Skip to main content

Metals in the Surface Sediments of Selected Water Reservoirs, Slovakia


Ruzin and Velke Kozmalovce water reservoirs (Slovakia) receive potentially toxic elements through rivers draining catchment areas polluted with the former extensive mining of ore-bearing deposits. In this study, the concentrations and fractionation of metals (antimony, arsenic, cadmium, chromium, cobalt, copper, lead, mercury, molybdenum, nickel, vanadium and zinc) have been studied in the surface sediments of the two water reservoirs. Comparison of metal concentrations found in the sediments with the mean shale values revealed a significant anthropogenic enrichment mostly with antimony (22.7), copper (8.5), zinc (5.5), cadmium (4.7), mercury (4.7), arsenic (4.5) and lead (3.9), and antimony (9.8), cadmium (8.8), zinc (4.9), lead (3.3) and arsenic (3.1) in the Ruzin and Velke Kozmalovce reservoirs, respectively. The results of fractionation study showed that the major proportion of cadmium (44.9–52.6%), cobalt (35.7–58.3%) and zinc (27.8–48.7%) was found in labile fractions, i.e., water- and acid-soluble fractions, although copper and nickel exhibited also significant labile fractions. When the risk assessment code was applied to the fractionation study, cadmium and cobalt came under high and very high risk category for the environment, and therefore might cause adverse effect to aquatic life.

This is a preview of subscription content, access via your institution.

Fig. 1


  1. Beldowski J, Pempkowiak J (2003) Horizontal and vertical variabilities of mercury concentration and speciation in sediments of the Gdansk Basin, southern Baltic Sea. Chemosphere 52:645–654

    Article  CAS  Google Scholar 

  2. Bird G, Brewer PA, Macklin MG, Balteanu D, Driga B, Serban M, Zaharia S (2003) The solid state partitioning of contaminant metals and As in river channel sediments of the mining affected Tisa drainage basin, northwestern Romania and eastern Hungary. Appl Geochem 18:1583–1595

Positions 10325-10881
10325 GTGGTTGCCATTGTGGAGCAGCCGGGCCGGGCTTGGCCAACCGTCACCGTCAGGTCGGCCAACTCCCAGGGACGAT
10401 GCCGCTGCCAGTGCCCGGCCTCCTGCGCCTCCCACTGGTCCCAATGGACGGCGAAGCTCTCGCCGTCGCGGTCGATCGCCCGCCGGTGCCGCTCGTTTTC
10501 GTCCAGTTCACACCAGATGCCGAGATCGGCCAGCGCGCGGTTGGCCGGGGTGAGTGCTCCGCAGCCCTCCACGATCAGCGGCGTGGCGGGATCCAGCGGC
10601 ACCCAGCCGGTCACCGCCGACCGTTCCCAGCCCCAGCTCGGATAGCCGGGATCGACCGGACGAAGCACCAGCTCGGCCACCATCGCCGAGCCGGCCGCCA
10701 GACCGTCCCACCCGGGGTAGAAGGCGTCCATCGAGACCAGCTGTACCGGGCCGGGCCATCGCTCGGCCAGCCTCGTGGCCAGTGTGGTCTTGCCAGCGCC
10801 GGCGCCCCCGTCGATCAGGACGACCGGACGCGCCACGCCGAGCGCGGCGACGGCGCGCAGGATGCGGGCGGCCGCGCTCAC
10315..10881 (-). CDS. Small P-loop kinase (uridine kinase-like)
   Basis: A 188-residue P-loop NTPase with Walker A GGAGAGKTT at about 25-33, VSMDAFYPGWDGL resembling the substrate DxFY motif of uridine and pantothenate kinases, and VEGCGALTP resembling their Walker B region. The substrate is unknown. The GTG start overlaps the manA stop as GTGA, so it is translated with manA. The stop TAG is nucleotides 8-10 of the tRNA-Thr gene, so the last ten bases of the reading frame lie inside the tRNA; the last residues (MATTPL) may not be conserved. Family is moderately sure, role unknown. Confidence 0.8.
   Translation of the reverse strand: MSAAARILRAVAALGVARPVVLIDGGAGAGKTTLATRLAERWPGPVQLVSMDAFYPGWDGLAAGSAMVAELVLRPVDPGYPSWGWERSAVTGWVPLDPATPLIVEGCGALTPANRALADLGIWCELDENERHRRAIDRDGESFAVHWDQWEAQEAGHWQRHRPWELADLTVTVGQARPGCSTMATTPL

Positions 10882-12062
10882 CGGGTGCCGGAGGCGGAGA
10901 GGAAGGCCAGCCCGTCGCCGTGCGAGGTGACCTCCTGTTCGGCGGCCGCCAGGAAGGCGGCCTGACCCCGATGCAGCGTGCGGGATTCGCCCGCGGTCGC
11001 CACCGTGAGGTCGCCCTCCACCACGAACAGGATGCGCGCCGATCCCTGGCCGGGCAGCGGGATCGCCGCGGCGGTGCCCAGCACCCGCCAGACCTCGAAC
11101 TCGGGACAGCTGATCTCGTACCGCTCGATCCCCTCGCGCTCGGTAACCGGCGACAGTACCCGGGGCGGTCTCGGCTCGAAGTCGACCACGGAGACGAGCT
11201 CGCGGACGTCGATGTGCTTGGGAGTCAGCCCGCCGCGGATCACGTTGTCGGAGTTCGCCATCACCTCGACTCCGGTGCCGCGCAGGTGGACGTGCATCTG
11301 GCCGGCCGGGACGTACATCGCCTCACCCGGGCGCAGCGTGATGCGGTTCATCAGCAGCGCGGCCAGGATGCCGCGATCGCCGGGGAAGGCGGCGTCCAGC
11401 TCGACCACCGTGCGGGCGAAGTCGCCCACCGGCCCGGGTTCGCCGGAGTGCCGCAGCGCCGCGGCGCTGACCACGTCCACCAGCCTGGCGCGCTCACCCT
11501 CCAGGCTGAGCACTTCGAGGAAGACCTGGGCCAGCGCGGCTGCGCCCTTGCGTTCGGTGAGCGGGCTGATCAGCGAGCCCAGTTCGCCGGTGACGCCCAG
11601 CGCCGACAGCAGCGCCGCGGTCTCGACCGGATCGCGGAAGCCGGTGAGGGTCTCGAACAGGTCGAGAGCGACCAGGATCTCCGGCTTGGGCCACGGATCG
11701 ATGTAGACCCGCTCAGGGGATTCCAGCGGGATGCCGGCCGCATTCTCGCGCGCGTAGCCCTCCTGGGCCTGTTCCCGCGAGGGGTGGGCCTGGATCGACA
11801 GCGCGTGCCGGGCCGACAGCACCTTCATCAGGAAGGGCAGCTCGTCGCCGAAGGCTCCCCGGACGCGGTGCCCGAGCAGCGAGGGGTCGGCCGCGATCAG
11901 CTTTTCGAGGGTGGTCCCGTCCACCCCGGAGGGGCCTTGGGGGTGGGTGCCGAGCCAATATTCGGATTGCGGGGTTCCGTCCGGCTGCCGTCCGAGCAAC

Article  CAS  Google Scholar 

  3. Brehuv J (2000) Contamination of sediment loads of the Waterwork Ruzin I. by heavy metals in relation to mining sludge basins (In Slovak). Acta Montan Slovaca 3:306–309

    Google Scholar 

  4. Caplat C, Texier H, Barillier D, Lelievre C (2005) Heavy metals mobility in harbour contaminated sediments: the case of Port-en-Bessin. Mar Pollut Bull 50:504–511

    Article  CAS  Google Scholar 

  5. Carral E, Villares R, Puente X, Carballeira A (1995) Influence of watershed lithology on heavy metal levels in estuarine sediments and organisms in Galicia (north-west Spain). Mar Pollut Bull 30:604–608

    Article  CAS  Google Scholar 

  6. Förstner U, Wittmann GTW (1979) Metal pollution in the aquatic environment. Springer, New York

    Google Scholar 

  7. Jain CK (2004) Metal fractionation study on bed sediments of River Yamuna, India. Water Res 38:569–578

    Article  CAS  Google Scholar 

  8. Jain CK, Singhal DC, Sharma MK (2005) Metal pollution assessment of sediment and water in the river Hindon, India. Environ Monit Assess 105:193–207

    Article  CAS  Google Scholar 

  9. Lalah JO, Ochieng EZ, Wandiga SO (2008) Sources of heavy metal input into Winam Gulf, Kenya. Bull Environ Contam Toxicol 81:277–284

    Article  CAS  Google Scholar 

  10. Lintnerová O, Šottník P, Šoltés S (2006) Dissolved matter and suspended solids in the Smolník Creek polluted by acid mine drainage (Slovakia). Geol Carpathica 57:311–324

    Google Scholar 

  11. Lintnerová O, Šottník P, Šoltés S (2008) Abandoned Smolník mine (Slovakia)—a catchment area affected by mining activities. Estonian J Earth Sci 57:104–110

    Article  Google Scholar 

  12. Liu C, Xu J, Liu C, Zhang P, Dai M (2009) Heavy metals in the surface sediments in Lanzhou reach of Yellow river, China. Bull Environ Contam Toxicol 82:26–30

    Article  CAS  Google Scholar 

  13. MacDonald DD, Ingersoll CG, Berger TA (2000) Development and evaluation of consensus-based sediment quality guidelines for freshwater ecosystems. Arch Environ Contam Toxicol 39:20–31

    Article  CAS  Google Scholar 

  14. Nirel PMV, Morel FMM (1990) Pitfalls of sequential extractions. Water Res 24:1055–1056

    Article  CAS  Google Scholar 

  15. Rao CRM, Sahuquillo A, Lopez Sanchez JF (2008) A review of the different methods applied in environmental geochemistry for single and sequential extraction of trace elements in soils and related materials. Water Air Soil Pollut 189:291–333

    Article  CAS  Google Scholar 

  16. Yalcin MG, Narin I, Soylak M (2007) Heavy metal contents of the Karasu creek sediments, Nigde, Turkey. Environ Monit Assess 128:351–357

    Article  CAS  Google Scholar 

Download references


This study was financially supported by the Slovak Grant Agency, project VEGA No. 1/0312/08. We thank also gratefully the Czech Geological Survey, branch Brno (Czech Republic) and the Water Research Institute Bratislava (Slovak Republic) for helping us to collect sediment samples and performing the analyses.

Author information



Corresponding author

Correspondence to Edgar Hiller.

Rights and permissions

Reprints and Permissions

About this article

Cite this article

Hiller, E., Jurkovič, Ľ. & Šutriepka, M. Metals in the Surface Sediments of Selected Water Reservoirs, Slovakia. Bull Environ Contam Toxicol 84, 635–640 (2010).

Download citation


  • Metals
  • Speciation
  • Distribution
  • Sediment